Achar Hem Chiev encouraged his students to study hard to liberate themselves from the yoke of the French colonial rule. He also started the movement to preach Buddhism in Khmer rather than in Pali.

As a member of the French opposition, Achar Hem Chiev kep contact with other Khmer nationalists at the time, among them: Pach Chhoeun, Son Ngoc Thanh, Chum Moung, Nuon Duong, and Sim Var. They all worked to find ways to free Cambodia from the French rule.

Meanwhile, Achar Hem Chiev kept on his Buddhist preaching, among the most notable principles he preached are:
  • Do not be a man of burden to the world (i.e. be useful in life).
  • We must bring well-being to the present first because if we now have well-being, there will be well-being in the future as well.
  • You must work, do not wait for fate.
  • You can cross hardship only if you are determined.
  • You can only depend on yourself (i.e. self-reliance).
  • You must not frequent bad friends, you should not frequent friends with low life, you should frequent good friends, you should frequent people with high ideals.
  • Unintelligent people will bring you actions that should not be brought up, they always bring you chores that are not of concern, they are people who are difficult to teach and bring back to the right path, when they are told about good behaviors, they become angry, they do not know about rules, if you do not meet them, or see them, it is best that way.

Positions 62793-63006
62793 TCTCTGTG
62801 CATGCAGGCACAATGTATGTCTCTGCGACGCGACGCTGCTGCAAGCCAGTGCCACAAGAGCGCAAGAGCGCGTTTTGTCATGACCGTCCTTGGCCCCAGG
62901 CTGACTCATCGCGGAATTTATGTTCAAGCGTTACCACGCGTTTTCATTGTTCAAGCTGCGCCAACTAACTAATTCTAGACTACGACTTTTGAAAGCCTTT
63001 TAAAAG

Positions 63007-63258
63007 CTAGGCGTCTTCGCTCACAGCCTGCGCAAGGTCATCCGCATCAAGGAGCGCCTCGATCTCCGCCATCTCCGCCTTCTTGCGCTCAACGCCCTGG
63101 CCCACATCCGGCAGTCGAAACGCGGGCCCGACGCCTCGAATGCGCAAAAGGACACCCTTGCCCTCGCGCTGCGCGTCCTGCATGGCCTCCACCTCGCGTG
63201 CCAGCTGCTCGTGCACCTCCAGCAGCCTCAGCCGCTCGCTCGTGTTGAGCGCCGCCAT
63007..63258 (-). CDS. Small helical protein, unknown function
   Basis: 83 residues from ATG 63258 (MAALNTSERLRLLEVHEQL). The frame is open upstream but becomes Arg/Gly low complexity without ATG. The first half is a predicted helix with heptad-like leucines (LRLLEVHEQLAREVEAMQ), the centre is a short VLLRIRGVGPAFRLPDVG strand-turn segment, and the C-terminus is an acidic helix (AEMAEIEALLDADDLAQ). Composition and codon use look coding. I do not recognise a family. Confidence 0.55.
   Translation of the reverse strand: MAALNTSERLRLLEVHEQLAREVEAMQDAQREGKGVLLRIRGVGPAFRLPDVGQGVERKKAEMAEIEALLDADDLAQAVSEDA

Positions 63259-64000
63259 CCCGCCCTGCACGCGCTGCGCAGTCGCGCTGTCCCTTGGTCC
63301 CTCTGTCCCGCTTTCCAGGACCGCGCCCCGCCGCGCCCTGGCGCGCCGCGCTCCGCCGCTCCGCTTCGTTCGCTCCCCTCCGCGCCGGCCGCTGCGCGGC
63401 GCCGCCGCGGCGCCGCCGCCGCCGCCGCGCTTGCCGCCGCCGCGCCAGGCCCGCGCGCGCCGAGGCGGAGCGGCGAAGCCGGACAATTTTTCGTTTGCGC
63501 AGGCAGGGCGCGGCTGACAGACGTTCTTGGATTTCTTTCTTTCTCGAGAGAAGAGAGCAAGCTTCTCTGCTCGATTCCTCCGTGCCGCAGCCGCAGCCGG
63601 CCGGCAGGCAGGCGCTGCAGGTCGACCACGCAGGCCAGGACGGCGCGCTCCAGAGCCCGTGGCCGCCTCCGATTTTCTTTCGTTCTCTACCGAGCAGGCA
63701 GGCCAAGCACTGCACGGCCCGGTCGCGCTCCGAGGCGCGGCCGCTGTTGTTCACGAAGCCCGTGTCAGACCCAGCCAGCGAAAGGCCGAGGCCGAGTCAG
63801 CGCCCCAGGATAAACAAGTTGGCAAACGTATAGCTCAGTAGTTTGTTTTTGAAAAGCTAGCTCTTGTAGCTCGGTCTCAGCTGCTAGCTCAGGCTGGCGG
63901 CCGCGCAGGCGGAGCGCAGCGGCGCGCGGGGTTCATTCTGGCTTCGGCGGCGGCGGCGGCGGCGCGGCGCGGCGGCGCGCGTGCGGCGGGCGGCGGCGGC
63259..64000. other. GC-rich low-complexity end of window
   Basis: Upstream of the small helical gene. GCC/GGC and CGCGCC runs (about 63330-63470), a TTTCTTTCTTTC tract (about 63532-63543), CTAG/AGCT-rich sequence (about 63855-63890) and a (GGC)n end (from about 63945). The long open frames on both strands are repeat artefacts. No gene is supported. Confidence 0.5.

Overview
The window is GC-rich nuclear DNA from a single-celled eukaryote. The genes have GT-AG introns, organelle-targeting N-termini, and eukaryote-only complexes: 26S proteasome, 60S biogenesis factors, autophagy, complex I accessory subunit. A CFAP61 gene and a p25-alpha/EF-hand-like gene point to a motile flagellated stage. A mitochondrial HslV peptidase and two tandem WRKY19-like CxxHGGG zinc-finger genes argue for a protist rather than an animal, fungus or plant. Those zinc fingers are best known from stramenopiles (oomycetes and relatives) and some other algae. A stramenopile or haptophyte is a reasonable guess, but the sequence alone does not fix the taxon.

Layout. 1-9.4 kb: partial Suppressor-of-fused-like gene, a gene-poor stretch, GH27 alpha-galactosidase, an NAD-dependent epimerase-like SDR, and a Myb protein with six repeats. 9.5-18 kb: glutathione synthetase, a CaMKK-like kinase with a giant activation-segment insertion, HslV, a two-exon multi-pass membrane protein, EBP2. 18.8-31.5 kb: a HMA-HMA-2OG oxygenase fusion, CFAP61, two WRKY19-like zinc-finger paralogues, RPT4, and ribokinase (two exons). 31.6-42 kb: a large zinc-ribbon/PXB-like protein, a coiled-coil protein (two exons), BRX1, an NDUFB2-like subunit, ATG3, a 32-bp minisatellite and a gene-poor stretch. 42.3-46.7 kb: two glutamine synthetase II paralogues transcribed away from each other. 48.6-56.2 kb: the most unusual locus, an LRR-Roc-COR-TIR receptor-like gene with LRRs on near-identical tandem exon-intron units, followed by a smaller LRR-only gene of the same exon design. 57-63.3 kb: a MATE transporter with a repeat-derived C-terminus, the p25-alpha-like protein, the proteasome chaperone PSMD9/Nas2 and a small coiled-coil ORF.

• You should not depend on someone else to feed you in life.
At a preaching session where he spoke about independence, one man told him: “We want independence from France also, but we don’t know what to do.” Monk Hem Chiev told him back: “It is easy, as Lord Buddha told us: ‘The union will bring well-being in everything’”.

On July 17, 1942, under the instigation of French spies, Achar Hem Chiev was arrested and unceremoniously defrocked. He was then thrown in jail by the French colonial regime working under the occupation of Japan.

On July 20, 1942, a demonstration asking for the release of Achar Hem Chiev was organized by Pach Chhoeun. He was joined by about 1,000 demonstrators including several monks. In the melee which ensued, Pach Chhoeun was pushed inside the perimeter of the French Resident compound. French agents took this opportunity to close the door behind Pach Chhoeun and arrested him on the spot. Seeing this arrest, the monks started to fight against French police agents and their Vietnamese agents using their umbrellas. Meanwhile, the civilians who were present at the demonstration started to throw rocks against the French. The demonstration idea originated from Son Ngoc Thanh who wanted to show the Japanese (who then occupied Cambodia) the displeasure of Cambodian people against the arrest of Achar Hem Chiev by the French agents of the fascist Vichy regime, he would then ask the Japanese troops for intervention and obtain the release of Achar Hem Chiev. However, the fight and the arrest of Pach Chhoeun changed all Son Ngoc Thanh’s plan. Following the demonstration, several important Cambodian nationalists were arrested by the French after the demonstration.